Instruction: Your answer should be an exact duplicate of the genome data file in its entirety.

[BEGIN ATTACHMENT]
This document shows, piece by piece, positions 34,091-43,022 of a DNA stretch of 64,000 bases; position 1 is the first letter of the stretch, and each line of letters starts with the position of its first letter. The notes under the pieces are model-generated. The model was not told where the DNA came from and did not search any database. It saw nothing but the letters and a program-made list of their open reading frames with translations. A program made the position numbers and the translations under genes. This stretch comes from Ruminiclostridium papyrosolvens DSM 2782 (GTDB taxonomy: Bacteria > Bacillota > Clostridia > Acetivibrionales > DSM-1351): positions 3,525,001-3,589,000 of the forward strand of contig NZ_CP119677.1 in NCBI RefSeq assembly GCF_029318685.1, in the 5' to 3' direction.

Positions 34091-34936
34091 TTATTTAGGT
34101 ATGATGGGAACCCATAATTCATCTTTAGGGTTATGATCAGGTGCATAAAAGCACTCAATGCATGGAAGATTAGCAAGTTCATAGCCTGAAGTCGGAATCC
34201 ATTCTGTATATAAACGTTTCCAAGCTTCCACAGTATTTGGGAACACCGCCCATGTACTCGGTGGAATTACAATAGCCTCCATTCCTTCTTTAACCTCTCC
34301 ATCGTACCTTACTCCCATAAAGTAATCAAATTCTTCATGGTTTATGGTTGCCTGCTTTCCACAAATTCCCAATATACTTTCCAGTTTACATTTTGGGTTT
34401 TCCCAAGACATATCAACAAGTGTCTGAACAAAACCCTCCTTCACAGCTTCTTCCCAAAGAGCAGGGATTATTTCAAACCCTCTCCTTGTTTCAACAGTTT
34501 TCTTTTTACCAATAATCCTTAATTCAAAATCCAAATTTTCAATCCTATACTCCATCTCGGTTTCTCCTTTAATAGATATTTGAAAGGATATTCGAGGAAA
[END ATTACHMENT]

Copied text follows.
This document shows, piece by piece, positions 34,091-43,022 of a DNA stretch of 64,000 bases; position 1 is the first letter of the stretch, and each line of letters starts with the position of its first letter. The notes under the pieces are model-generated. The model was not told where the DNA came from and did not search any database. It saw nothing but the letters and a program-made list of their open reading frames with translations. A program made the position numbers and the translations under genes. This stretch comes from Ruminiclostridium papyrosolvens DSM 2782 (GTDB taxonomy: Bacteria > Bacillota > Clostridia > Acetivibrionales > DSM-1351): positions 3,525,001-3,589,000 of the forward strand of contig NZ_CP119677.1 in NCBI RefSeq assembly GCF_029318685.1, in the 5' to 3' direction.

Positions 34091-34936
34091 TTATTTAGGT
34101 ATGATGGGAACCCATAATTCATCTTTAGGGTTATGATCAGGTGCATAAAAGCACTCAATGCATGGAAGATTAGCAAGTTCATAGCCTGAAGTCGGAATCC
34201 ATTCTGTATATAAACGTTTCCAAGCTTCCACAGTATTTGGGAACACCGCCCATGTACTCGGTGGAATTACAATAGCCTCCATTCCTTCTTTAACCTCTCC
34301 ATCGTACCTTACTCCCATAAAGTAATCAAATTCTTCATGGTTTATGGTTGCCTGCTTTCCACAAATTCCCAATATACTTTCCAGTTTACATTTTGGGTTT
34401 TCCCAAGACATATCAACAAGTGTCTGAACAAAACCCTCCTTCACAGCTTCTTCCCAAAGAGCAGGGATTATTTCAAACCCTCTCCTTGTTTCAACAGTTT
34501 TCTTTTTACCAATAATCCTTAATTCAAAATCCAAATTTTCAATCCTATACTCCATCTCGGTTTCTCCTTTAATAGATATTTGAAAGGATATTCGAGGAAA